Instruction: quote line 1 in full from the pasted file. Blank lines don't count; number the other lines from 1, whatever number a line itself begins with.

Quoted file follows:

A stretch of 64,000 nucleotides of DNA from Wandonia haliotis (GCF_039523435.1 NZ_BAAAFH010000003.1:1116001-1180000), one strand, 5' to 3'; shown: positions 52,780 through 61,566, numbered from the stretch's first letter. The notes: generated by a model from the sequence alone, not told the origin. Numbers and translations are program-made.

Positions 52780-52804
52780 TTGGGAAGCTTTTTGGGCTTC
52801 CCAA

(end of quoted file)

A stretch of 64,000 nucleotides of DNA from Wandonia haliotis (GCF_039523435.1 NZ_BAAAFH010000003.1:1116001-1180000), one strand, 5' to 3'; shown: positions 52,780 through 61,566, numbered from the stretch's first letter. The notes: generated by a model from the sequence alone, not told the origin. Numbers and translations are program-made.